Our Experiences In Turin Italy

In September of 2014, we lived in Turin, Italy.

We target September for our month of memories in Europe because its Alicia’s birthday month. September is also a shoulder month to Europe’s summer holidays of July and August, so it’s less crowded and the weather is still warm.

But Turin wasn’t the original plan…..

2014 was our first year to live for a month in Europe. After reading an article in International Living, I was interested in renting in Dijon, France. But my wife, Alicia, wanted to be by water and Nice became a strong possibility. We’d been to Nice several times for my work and, although it’s a great city, it’s an expensive city. After some additional research, we selected Genoa, Italy.

Genoa – The Home of Christopher Columbus

Investigating apartment rentals, I found a nice 2-bedroom apartment right on the marina in Genoa. Negotiating a reasonable discount from the agent, we paid our 25% down-payment and, as of mid-February, were committed to Genoa.

When August rolled around and I still hadn’t heard from the agent about paying the remaining 75%, I called and was told our vacation wasn’t going to happen. Apparently the agent went out of business, wouldn’t give me the owner’s name (as I suspected he still wanted to rent the apartment), provided no assistance with alternate arrangements, and told me to submit a form for reimbursement of my 25%. (After six months and several follow-up calls, I finally did get my money back.)

We had already purchased airfare to Nice, so it was time to pull out the map.

Plan B: Turin, Here We Come

The better apartments in Genoa and Dijon were either already 15780889_986769908134515_3514018065719080619_nrented for part of September or didn’t have air conditioning (a must-have for Alicia). After searching 2nd-tier cities, Turin surfaced as an option. After some research about the city, I looked at available apartments and found a gem – a penthouse for $400 a night, $2000 a week. Definitely a budget buster, but what did I have to lose? So I fired off an email to the owner explaining how we got screwed in Genoa and asking if he’d accept $3000 a month for his vacant apartment. Max, an awesome host as it turned out, asked for 10% more and the deal was done.

We rented a car from Avis in Nice so we could use AMEX Premium Car Rental Insurance, and I asked for and got a complementary upgrade from a full-size to an SUV for $655.

15673017_986769911467848_687350849947598439_nMax’s penthouse was amazing. A 2-bedroom, 2-bath, 100-square-meter apartment on the 5th and 6th floors with a 60-square-meter rooftop deck. Plus two underground parking spots, weekly maid service, and a gardener for the rooftop.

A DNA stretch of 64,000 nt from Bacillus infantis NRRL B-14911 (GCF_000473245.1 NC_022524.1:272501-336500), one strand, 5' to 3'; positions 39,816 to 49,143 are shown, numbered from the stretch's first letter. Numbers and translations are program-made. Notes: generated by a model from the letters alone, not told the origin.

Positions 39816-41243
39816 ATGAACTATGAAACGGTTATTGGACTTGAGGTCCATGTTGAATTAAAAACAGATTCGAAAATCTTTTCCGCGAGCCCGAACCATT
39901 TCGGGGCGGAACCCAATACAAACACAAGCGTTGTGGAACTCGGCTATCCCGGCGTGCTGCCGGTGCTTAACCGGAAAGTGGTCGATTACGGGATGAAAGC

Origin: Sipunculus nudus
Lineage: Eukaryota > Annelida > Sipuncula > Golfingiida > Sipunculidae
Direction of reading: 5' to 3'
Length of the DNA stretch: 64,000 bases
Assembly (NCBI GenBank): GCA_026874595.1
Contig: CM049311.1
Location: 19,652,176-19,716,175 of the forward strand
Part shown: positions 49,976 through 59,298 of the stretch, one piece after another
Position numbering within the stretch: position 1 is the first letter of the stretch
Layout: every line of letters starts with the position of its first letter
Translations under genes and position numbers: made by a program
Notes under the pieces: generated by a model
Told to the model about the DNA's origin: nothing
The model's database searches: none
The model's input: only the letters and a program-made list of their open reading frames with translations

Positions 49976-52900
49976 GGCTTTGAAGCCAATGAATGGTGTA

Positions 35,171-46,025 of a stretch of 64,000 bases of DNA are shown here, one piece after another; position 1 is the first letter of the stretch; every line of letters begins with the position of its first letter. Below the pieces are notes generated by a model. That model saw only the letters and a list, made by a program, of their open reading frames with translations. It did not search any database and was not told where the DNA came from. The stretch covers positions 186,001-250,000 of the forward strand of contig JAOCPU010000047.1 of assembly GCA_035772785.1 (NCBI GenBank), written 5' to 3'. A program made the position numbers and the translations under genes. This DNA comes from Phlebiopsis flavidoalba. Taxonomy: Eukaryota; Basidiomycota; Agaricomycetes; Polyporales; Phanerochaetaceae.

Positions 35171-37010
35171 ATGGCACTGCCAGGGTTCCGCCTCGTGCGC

Max met us when we arrived into Turin, about a 2-hour drive from Nice. He explained all the specifics of the alarm system, door locks, lights, projection TV, shopping, best liquor store, and sites to see. He provided his contact info in Milan, and we were good to go.

Live Like Europeans

Turin got us into a healthy walking habit – live like Europeans – as we lived over a mile from the edge of the city center. Several more blocks of shops lead to the Piazza Castello or town square, magnificent government buildings, churches, open concrete-park area, restaurants, and palaces from the past, all beautiful.

15697844_986770494801123_1773613627495232361_nOur walk to Piazza Castello took us past the outdoor market with food and knick-knacks, and the indoor market with rows and rows of meat, fruit, cheese, vegetables, and more. There is even a separate building for the fish market. The indoor markets are mainly open on weekends. Porta Palazzo Market – the biggest open market in Europe – is open on weekdays but huge on the weekends, with hundreds of stalls selling household goods, clothes, toys, and food from all over Italy and elsewhere.

Although all the structures around Piazza Castello are monumental, two were most memorable: the Palazzo Reale, home of the Savoy family from 1660 to 1865 and one of the most opulent palaces in Europe, and the Church of San Lorenzo, a small but amazingly beautiful masterpiece. This is the Catholic Church we chose to attend weekly, even though there are two other incredible churches nearby. There are 39 churches of various denominations and degrees of incredible in the city – Italy is truly a county of ABCs (Another Beautiful Church).